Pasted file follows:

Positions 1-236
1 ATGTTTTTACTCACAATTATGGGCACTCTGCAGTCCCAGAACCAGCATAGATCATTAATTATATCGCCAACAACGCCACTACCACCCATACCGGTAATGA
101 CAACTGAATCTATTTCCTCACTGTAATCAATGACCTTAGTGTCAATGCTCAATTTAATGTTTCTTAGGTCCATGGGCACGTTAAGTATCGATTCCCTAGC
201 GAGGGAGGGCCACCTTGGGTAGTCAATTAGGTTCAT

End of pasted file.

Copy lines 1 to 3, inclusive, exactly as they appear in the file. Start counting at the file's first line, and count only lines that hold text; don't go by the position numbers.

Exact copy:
Positions 1-236
1 ATGTTTTTACTCACAATTATGGGCACTCTGCAGTCCCAGAACCAGCATAGATCATTAATTATATCGCCAACAACGCCACTACCACCCATACCGGTAATGA
101 CAACTGAATCTATTTCCTCACTGTAATCAATGACCTTAGTGTCAATGCTCAATTTAATGTTTCTTAGGTCCATGGGCACGTTAAGTATCGATTCCCTAGC